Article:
Storm-chase Live Streaming and Fresh Tragedy

Bits and pieces of an entry solely about storm-chaser live streaming have been swirling in my head for some time now — partly inspired, ironically enough, by recent years’ viewing of live streams of one of the chasers (Kelley Williamson) who died in the crash near Spur, TX, two afternoons ago. I did not know he and his chase partner personally but had enjoyed the high-quality streams they often produced, other aspects aside (below). Please offer prayers for their families and for the family of Corbin Yeager, in this awful time for all of them.

I’m not an avid watcher of storm-chasing live streams, mainly because I’m out there observing supercells myself on just about every off-day when the occasion presents itself. In that scenario, usually being the driver, I’m watching the road, not a cell-phone feed of a live stream.

Live-streaming storm-chase video can be beneficial, done thoughtfully and with benevolent motivation, if performed by responsible storm observers who are experts in storm behavior and morphology (mostly, but not entirely, degreed meteorologists), and further, willing to educate their viewers on the features seen as safely possible (i.e., while parked with video pointed the right direction).

At work, as time has permitted, I have caught opportunistic glimpses of streams from several chasers whose electronically geolocated “beacon” icons appear in areas relative to a storm that offer insightful views of its appearance and behavior. This is when a storm tells its own story through the lens of a video-broadcasting spotter of sorts — offering insights about the atmospheric conditions around it, especially in snapshot intervals every so often to see how it has changed. In that sense, video streams have helped with forecast decisions, and have revealed the presence of a tornado or large hail before local storm reports or chat reports of ground truth arrive from warning offices. I’ve lost count, in fact, of the times I’ve seen a tornado on a live stream before the LSR or chat affirmation came out. In this regard, the vastly over-used canard about storm chasing “helping science” is true — just a little, for a very brief bit.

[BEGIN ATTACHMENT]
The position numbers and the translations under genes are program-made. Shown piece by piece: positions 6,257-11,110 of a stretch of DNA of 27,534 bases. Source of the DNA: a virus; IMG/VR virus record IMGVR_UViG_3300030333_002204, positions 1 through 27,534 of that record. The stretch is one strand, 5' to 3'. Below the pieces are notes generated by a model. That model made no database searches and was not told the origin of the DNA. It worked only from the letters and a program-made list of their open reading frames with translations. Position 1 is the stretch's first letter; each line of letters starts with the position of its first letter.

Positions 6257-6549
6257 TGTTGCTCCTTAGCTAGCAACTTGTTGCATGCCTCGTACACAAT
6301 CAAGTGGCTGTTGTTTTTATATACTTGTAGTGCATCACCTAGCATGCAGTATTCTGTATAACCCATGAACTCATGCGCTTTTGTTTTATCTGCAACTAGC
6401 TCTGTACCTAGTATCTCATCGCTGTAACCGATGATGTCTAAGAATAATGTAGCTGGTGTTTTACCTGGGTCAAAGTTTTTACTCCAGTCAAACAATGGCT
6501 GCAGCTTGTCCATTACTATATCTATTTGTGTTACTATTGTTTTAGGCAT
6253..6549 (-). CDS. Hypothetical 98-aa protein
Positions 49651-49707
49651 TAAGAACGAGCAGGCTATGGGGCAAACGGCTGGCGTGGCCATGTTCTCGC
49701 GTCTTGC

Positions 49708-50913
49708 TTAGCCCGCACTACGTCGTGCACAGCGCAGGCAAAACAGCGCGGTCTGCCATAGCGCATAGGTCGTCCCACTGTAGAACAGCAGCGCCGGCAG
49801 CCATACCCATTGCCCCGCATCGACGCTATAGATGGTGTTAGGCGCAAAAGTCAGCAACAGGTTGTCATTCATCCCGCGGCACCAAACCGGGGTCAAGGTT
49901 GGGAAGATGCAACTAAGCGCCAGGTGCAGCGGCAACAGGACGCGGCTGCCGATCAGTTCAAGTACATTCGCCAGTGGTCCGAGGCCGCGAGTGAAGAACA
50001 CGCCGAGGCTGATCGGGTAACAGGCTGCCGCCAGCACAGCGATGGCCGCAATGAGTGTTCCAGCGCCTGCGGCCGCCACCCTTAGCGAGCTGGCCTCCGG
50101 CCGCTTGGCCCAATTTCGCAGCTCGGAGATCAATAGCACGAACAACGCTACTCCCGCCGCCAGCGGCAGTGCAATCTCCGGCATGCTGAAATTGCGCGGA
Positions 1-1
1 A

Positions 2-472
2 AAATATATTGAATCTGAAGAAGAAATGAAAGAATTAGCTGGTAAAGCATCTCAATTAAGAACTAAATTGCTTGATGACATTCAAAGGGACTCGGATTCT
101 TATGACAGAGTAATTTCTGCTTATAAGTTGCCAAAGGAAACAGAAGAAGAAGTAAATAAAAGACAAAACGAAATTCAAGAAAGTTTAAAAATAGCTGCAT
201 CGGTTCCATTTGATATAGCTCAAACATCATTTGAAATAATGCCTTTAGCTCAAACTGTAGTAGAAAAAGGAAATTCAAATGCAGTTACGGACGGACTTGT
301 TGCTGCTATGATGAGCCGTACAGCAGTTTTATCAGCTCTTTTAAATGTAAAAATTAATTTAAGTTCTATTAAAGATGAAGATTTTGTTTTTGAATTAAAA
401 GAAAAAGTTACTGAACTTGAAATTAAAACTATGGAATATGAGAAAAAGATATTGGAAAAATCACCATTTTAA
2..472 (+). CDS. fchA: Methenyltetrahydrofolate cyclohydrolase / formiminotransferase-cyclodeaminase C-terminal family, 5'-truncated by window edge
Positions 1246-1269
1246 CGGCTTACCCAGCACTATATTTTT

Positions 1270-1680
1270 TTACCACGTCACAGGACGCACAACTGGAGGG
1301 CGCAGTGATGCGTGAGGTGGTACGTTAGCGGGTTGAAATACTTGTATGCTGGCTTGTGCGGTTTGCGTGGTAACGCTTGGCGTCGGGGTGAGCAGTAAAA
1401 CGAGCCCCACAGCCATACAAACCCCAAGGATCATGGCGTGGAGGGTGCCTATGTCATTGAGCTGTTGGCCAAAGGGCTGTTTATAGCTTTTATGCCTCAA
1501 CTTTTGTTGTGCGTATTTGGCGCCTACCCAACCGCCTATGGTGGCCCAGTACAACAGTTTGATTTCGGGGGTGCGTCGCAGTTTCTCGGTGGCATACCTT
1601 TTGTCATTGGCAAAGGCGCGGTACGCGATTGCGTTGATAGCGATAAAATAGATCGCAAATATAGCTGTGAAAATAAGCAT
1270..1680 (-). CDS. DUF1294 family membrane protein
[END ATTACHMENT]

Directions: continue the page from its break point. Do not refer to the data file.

On a few occasions, I’ve called or chatted a forecast office to mention a tornado seen on streaming video, about which they did not know yet. [Why the chaser himself didn’t bother to report it, while in such good cell signal to support streaming, is a good question, one best asked of that chaser.] In observing chats at work and and listening to HAM radio broadcasts between spotters and offices while afield, I’ve heard several instances where live streams helped the warning process by either alerting directly to a tornado or other severe-weather phenomenon, or verifying an existing warning. Running streams also help to show home-bound folks, weather fanatics, or just the curious, what storm observing really is like: many miles and hours of rather mundane driving and clouds, punctuated by fleeting few moments here and there of amazing severe weather.